I also believe with Daoists that we are born with wisdom, trust, faith, love, peace and joy and life experiences makes us learn anger, grief, fear, mistrust, resentment.

But be what it may be, we’re still black and white and all the shades in between: ego and soul, yin and yang, opposite forces characteristic of duality, struggle inside.

Maybe our life is about bringing light into our darkest places. Maybe it’s about increasing our awareness of our true essence.

Maybe enlightenment is this consciousness of the whole made of contradictions, about keeping a constant awareness of our oneness in the midst of our perception of division and differences.

The third person is essential for emotional health

A dad is trying to playfully connect with his 9 year old at a restaurant. The boy is standing to Imagehis left side and the father has his arm around him. Both seem a little uncomfortable. The dad starts throwing what feels like a math quiz at the child.

What’s the 40% of 50? the dad asks and the boy can’t easily find the answer.

The dad gives him clues, takes him to “what’s the 40% of a hundred?” to which the boy easily replies 40 and then the dad insists with the former question.

Even though this time the boy easily says 20, he is frustrated and concludes, “I’m not smart, dad.”

This simple anecdote of an interaction between father and son makes me think of a hundred things.

For one, how difficult it is to respond sometimes to the emotional needs of another person!

The father’s intention seems to be to communicate with his son, to play with him, to stimulate the child’s brain. However, he doesn’t seem to realize he’s making the child feel incompetent and stupid. Not a good foundation for a parent-child relationship, but unfortunately this interaction is not uncommon between adult and young males.

There was an implicit “leave me alone” plead from the boy that the father never got. I am pretty sure the child will remember this one as a humiliating moment where he perceived his father was more intelligent. He will probably also feel that his father sees him as a failure and therefore won’t feel proud of him. Not unlikely, the father-son memory will be recorded with some resentment that will mark even the son’s choice of career (not good for math, I will choose art).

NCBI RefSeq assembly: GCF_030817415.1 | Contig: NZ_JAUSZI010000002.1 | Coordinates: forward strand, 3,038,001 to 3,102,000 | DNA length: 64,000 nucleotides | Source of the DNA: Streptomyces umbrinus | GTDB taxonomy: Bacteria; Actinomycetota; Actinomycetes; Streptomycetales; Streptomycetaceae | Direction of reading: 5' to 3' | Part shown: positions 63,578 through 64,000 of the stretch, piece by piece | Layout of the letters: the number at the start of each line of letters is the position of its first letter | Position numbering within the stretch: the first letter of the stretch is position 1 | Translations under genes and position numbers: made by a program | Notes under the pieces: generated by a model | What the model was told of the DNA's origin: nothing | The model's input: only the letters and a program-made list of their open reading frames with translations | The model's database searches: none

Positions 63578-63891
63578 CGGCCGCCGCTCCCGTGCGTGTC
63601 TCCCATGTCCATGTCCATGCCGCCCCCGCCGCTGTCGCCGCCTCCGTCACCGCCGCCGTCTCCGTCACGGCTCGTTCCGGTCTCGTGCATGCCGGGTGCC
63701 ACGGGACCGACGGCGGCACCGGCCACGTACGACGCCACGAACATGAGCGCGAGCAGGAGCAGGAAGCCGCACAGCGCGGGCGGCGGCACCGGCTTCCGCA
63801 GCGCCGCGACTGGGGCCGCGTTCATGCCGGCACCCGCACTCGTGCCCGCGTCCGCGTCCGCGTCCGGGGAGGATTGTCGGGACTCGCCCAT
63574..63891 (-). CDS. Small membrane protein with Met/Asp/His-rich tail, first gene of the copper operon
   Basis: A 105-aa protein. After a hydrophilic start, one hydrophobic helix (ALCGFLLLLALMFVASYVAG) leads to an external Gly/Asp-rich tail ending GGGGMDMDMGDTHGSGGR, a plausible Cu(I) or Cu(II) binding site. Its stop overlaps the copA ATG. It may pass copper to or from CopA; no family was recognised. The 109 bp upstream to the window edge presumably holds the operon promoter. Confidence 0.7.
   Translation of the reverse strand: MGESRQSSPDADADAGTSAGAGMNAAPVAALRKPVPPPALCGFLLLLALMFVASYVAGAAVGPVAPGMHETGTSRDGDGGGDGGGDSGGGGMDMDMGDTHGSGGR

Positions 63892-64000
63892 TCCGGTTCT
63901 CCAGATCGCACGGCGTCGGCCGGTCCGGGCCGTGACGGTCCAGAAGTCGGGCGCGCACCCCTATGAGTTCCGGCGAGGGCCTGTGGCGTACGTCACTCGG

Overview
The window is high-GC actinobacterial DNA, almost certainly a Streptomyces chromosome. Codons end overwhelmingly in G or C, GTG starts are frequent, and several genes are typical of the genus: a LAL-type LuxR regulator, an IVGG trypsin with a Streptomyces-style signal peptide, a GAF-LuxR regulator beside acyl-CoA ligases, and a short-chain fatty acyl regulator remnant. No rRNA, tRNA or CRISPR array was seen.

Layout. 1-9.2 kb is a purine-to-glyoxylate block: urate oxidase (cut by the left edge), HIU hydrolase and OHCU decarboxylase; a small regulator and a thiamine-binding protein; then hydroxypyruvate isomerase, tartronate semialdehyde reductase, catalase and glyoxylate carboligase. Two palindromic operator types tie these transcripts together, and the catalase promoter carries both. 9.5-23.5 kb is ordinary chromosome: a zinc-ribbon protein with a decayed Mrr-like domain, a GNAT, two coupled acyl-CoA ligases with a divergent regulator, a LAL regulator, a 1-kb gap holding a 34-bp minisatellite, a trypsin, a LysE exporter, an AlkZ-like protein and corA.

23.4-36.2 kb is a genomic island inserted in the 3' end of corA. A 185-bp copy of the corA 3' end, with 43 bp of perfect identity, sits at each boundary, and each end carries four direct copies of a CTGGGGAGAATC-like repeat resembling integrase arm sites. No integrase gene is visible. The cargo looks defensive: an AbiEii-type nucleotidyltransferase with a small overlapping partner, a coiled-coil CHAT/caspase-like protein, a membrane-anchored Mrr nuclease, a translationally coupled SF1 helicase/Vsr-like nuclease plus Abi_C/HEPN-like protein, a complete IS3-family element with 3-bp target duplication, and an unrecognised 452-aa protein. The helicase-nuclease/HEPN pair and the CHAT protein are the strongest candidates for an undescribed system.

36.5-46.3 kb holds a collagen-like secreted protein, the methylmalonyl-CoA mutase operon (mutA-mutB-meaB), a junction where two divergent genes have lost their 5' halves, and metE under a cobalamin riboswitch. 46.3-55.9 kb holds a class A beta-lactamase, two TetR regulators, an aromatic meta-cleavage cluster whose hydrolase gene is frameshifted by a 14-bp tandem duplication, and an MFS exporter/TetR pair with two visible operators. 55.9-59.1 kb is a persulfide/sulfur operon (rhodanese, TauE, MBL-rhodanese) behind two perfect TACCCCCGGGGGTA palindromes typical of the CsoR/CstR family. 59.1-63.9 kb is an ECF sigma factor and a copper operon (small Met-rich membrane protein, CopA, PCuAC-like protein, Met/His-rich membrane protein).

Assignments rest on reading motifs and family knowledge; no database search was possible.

The saddest thing though is not only that the father didn’t pay attention to the child’s discomfort (the father kept insisting) but that the dad’s good intention was not recognized either.

I believe in these cases a third person is essential. Was this a divorced father sharing weekend time with his child? The mother was not there. Would she have stopped the father from going on with the quiz to protect the child? Would she have interpreted and explained to the child what his father’s intention was?

I’ve seen how important it is for single parents to have a third person reinforce their authority, share responsibilities, explain their intentions to the child.

I’ve also seen how important it is for a child who is verbally mistreated in public to have a third person intervene and stop the abuse. It takes the blame out of him/her (“It is not something I did what explains my parent’s behavior”).

I am certain that in many occasions our perception of the world is tinted and biased because we lack the third person in our lives who can explain and interpret the facts for us. For example, a grandfather who provides a different perspective; the stranger who defends the child; the wife who explains the father’s intention; the therapist who allows for a space where emotions are acknowledged and things can be seen from a new perspective.

Let’s look for opportunities where our children can see the two sides of a coin. That will help them integrate lightness and darkness and grow emotionally healthy.